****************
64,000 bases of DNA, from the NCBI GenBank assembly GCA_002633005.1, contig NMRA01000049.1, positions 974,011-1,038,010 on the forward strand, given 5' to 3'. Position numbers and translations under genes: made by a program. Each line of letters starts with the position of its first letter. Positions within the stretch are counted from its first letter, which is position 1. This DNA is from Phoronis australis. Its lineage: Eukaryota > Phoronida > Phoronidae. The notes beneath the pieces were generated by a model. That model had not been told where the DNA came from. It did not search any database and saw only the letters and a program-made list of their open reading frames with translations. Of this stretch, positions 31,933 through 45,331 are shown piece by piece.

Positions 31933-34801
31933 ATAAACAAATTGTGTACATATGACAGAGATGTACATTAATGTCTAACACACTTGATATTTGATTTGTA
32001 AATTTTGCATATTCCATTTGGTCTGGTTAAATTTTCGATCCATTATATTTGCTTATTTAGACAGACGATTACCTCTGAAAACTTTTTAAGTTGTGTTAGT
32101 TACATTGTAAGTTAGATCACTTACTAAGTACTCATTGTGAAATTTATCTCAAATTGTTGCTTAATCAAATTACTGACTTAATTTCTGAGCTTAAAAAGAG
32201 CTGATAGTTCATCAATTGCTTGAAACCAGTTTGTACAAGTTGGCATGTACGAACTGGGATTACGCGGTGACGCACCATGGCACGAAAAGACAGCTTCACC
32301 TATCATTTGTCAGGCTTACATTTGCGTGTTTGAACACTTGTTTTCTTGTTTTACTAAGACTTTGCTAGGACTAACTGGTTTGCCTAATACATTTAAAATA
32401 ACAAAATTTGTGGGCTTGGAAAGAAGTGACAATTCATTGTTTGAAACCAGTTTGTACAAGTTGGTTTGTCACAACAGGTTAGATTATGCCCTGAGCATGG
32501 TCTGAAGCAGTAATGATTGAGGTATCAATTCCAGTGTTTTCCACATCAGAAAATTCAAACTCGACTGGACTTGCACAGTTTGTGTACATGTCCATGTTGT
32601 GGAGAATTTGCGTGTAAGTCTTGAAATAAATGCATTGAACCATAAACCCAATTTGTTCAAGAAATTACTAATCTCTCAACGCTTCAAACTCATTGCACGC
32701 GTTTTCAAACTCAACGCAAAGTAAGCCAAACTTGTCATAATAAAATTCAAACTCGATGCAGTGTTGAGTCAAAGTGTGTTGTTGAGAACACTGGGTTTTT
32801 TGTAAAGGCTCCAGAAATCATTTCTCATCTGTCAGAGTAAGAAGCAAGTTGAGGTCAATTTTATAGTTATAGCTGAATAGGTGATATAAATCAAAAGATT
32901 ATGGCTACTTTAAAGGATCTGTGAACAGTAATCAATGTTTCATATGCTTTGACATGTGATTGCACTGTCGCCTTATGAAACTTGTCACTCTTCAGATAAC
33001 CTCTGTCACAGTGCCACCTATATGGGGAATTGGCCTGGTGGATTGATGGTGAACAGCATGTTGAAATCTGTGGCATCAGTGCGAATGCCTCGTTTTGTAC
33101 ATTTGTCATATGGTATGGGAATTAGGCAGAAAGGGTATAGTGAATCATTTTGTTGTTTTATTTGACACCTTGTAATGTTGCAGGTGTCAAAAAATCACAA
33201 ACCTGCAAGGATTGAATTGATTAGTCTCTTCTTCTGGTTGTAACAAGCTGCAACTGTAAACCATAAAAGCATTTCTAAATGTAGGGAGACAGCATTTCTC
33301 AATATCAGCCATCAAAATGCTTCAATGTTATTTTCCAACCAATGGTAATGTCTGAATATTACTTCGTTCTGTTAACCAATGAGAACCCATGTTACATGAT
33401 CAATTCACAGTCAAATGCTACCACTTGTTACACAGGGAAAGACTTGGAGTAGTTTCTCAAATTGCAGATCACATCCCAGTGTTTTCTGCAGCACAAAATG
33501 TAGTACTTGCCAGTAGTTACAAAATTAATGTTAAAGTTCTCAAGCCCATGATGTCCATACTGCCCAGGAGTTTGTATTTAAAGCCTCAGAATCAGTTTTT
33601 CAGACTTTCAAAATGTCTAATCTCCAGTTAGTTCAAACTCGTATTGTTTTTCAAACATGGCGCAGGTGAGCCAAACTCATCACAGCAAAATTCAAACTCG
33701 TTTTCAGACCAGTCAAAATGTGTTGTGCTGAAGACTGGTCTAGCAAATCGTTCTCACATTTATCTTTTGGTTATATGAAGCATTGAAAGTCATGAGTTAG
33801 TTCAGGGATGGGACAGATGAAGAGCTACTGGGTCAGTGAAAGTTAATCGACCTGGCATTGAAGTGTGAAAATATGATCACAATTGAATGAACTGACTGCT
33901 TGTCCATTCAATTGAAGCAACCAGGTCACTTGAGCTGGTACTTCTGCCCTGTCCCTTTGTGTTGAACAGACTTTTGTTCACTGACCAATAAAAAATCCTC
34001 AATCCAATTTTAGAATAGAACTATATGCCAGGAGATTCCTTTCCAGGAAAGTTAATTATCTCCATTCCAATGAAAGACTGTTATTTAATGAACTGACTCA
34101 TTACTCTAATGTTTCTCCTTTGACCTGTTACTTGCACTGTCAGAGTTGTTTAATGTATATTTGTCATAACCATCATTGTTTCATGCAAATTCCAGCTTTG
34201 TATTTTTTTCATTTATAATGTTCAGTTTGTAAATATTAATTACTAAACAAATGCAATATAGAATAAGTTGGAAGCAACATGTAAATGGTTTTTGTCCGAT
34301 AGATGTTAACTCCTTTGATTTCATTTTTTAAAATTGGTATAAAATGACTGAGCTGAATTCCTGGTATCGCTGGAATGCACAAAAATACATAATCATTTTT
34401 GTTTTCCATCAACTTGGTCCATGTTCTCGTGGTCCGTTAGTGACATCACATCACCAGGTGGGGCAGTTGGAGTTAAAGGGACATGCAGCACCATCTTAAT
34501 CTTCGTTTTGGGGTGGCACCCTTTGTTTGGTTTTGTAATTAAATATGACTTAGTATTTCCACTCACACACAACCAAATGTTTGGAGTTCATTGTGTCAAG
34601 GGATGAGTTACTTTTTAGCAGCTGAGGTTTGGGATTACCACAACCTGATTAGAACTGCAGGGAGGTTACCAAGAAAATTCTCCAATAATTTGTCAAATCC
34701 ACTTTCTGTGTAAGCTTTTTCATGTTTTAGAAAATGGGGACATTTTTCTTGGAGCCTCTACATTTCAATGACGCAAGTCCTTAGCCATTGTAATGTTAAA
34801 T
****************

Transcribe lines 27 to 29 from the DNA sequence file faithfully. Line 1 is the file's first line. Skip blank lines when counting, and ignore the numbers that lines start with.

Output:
34301 AGATGTTAACTCCTTTGATTTCATTTTTTAAAATTGGTATAAAATGACTGAGCTGAATTCCTGGTATCGCTGGAATGCACAAAAATACATAATCATTTTT
34401 GTTTTCCATCAACTTGGTCCATGTTCTCGTGGTCCGTTAGTGACATCACATCACCAGGTGGGGCAGTTGGAGTTAAAGGGACATGCAGCACCATCTTAAT
34501 CTTCGTTTTGGGGTGGCACCCTTTGTTTGGTTTTGTAATTAAATATGACTTAGTATTTCCACTCACACACAACCAAATGTTTGGAGTTCATTGTGTCAAG